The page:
The Great Unslept
The following was taken from Sam Graci’s book The Path To Phenomenal Health, regarding sleep.
In today’s world sleep seems to be that which we do not take seriously because we see it as having little value, whether monetarily or health wise. We are under the impression we can catch up on sleep when in fact our current system doesn’t allow for it. Sleep is not a waste of time. Take time to reflect on your lifestyle. Ask yourself: Is my lifestyle appropriate for my optimum well being? One of the main reasons most people are exhausted is because they are in sleep deprivation.
The National Sleep Foundation encourages adults to get between 7 to 9 hours of sleep each night. If you do not get sufficient sleep, you will accumulate a sleep debt that becomes too big to repay, yet the average North American gets less than seven hours of sleep a night and 68% are classified as sleep deprived. This resulting sleep deprivation is linked to negative moods, aggressiveness, daytime fatigue, decreased productivity and an increase in both domestic and workplace accident rates. To be able to sleep deeply, you must sleep in a room that is as dark as possible. Receptor cells both in our eyes and on our skin monitor the amount of daylight that is entering the eyes or reaching the skin. If your skin and eyes receive even a small bit of light from illuminated clocks, blinking DVD players, nightlights, or street lights that come through the curtains, your body sends a message that you still need to be alert and attentive. It is only in complete darkness that the body can send a message that everything else is asleep so we do not have to be alert and can naturally fall into a deep sleep. It is only in deep dark sleep that your pineal gland will synthesize the hormone melatonin, which is responsible for putting us into a deep rejuvenating sleep. If you do this you will sleep as nature intended you to. Most of us don’t want to say goodnight to fun and responsibility.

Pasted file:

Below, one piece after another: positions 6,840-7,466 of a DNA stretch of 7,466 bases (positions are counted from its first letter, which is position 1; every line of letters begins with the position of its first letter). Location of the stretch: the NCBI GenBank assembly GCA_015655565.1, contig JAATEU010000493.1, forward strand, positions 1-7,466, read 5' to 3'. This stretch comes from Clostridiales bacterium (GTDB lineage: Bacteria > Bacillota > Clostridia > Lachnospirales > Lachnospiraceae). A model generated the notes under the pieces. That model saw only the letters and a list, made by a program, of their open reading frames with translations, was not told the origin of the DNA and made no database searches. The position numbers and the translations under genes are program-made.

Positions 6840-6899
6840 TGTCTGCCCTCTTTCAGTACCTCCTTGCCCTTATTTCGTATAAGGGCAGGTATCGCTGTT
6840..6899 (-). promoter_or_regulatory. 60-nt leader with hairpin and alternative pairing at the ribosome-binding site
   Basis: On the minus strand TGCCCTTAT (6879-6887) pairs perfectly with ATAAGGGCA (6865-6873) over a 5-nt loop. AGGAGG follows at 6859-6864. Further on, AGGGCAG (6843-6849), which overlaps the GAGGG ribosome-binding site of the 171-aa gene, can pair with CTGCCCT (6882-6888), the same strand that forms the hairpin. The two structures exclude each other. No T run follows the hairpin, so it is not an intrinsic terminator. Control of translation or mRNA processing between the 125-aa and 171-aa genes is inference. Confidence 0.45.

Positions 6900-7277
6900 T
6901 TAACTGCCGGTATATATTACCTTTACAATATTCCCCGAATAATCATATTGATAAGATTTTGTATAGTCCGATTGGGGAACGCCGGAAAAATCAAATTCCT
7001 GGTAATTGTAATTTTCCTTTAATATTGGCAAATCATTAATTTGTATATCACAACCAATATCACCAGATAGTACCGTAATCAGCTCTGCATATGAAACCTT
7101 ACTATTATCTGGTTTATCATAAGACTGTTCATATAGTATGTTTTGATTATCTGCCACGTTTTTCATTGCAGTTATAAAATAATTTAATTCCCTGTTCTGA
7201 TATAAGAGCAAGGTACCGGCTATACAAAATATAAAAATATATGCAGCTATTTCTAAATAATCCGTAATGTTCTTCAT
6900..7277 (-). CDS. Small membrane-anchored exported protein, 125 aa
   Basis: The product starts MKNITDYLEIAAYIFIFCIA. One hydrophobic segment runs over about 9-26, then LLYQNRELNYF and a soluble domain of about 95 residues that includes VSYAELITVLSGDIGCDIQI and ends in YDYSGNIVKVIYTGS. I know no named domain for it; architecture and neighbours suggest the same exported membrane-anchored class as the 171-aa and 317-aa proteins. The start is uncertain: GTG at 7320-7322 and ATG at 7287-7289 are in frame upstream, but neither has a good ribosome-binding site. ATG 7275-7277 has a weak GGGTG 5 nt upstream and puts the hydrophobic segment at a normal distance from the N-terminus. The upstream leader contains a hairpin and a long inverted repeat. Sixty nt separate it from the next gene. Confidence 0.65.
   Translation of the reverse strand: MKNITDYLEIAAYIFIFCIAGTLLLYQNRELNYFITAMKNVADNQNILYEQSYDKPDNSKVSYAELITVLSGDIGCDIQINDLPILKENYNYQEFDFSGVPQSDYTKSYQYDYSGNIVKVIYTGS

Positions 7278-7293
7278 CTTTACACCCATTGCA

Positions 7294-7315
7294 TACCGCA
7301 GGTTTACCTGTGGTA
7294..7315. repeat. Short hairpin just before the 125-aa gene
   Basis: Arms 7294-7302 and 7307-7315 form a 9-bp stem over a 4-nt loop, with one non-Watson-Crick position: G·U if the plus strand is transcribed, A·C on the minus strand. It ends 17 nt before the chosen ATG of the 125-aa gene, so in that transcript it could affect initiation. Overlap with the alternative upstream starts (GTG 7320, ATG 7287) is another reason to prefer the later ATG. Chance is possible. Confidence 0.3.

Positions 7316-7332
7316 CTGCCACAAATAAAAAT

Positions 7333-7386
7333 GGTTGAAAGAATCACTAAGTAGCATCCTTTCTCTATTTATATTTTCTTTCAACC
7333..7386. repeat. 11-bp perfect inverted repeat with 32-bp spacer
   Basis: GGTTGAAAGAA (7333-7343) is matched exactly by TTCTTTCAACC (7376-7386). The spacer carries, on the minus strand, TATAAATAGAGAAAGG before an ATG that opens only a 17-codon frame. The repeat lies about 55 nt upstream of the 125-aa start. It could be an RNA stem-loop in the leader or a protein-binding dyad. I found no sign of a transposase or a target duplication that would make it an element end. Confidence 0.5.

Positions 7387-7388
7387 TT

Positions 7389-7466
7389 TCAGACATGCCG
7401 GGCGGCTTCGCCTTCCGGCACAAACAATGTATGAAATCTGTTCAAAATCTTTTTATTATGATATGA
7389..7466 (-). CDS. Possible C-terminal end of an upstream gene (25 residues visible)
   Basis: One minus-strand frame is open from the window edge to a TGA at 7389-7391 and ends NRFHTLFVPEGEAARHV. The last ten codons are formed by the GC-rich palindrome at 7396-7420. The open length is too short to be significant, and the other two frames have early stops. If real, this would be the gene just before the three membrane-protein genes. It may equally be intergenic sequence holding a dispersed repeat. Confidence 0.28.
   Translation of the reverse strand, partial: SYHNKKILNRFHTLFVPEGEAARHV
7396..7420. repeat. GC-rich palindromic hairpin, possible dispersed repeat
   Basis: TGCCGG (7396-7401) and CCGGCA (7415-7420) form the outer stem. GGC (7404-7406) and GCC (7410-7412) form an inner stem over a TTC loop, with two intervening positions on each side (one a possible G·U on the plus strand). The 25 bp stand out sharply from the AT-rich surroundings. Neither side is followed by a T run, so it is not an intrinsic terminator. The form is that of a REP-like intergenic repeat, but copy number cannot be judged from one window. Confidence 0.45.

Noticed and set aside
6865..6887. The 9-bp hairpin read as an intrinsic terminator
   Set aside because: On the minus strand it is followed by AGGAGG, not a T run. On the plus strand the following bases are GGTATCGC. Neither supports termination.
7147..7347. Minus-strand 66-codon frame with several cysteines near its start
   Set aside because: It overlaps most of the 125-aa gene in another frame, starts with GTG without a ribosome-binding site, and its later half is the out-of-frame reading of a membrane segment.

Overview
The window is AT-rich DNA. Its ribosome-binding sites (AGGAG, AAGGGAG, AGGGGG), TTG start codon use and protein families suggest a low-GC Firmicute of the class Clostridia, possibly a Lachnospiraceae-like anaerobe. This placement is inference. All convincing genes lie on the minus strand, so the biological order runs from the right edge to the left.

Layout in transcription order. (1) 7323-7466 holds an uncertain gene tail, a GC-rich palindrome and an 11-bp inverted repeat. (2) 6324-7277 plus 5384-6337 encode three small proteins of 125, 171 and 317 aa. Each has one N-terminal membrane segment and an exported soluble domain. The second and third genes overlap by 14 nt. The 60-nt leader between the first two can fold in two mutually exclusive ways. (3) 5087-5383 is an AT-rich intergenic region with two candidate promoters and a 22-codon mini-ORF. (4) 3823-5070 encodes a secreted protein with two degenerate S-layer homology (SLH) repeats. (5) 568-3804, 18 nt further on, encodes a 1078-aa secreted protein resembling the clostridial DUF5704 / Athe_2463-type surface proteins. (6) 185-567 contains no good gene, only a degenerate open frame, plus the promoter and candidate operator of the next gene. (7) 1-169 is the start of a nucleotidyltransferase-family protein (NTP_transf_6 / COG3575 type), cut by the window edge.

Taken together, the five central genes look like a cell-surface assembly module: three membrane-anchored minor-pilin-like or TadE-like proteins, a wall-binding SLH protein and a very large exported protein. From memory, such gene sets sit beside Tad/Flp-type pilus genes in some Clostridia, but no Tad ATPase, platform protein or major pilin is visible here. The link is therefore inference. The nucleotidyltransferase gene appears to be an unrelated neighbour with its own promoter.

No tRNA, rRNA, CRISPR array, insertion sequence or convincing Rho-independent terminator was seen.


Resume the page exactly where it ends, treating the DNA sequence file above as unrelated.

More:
The telephone, the internet, email, ebay, and the one hundred television channels all rob us of sleep. We have extended the wear and tear of our waking day and shortened the restorative dark phase of the circadian cycle through artificial light. Every night we move further and further from the 9 to 10 hours of sleep that the adult got in 1920. Each weekday we get 1 hour and 36 minutes less, on average, than the 8 and a half hours that sleep experts recommend. Each weekend night we receive 1 full hour less. By the end of the year, we are short 458 hours – almost three full weeks of sleep. During an 80 year life span, we fall short and enormous 36,640 hours or 218 weeks worth of lost sleep. We are the great unslept, working our way through life on the verge of sleep bankruptcy. Chronic inadequate sleep affects 70% of all adults. What are the consequences of being sleep deprived? In 1940 only 20% of north americans died from a combination of cancer, diabetes, heart disease and stroke. In 2006 nearly 90% will die from a combination of cancer diabetes, heart disease and stroke.
The increase in these degenerative disease coincides and grafts exactly with our getting less sleep, staying up later because of artificial light and eating more processed refined foods. As you sleep in a deep and regenerative delta state of 3.5Hz brain waves, your brain is relaxed and open to accept your unconscious dream state. Your brain at this time can process new information and purge excess information, leaving you refreshed, renewed and rejuvenated the next day. .
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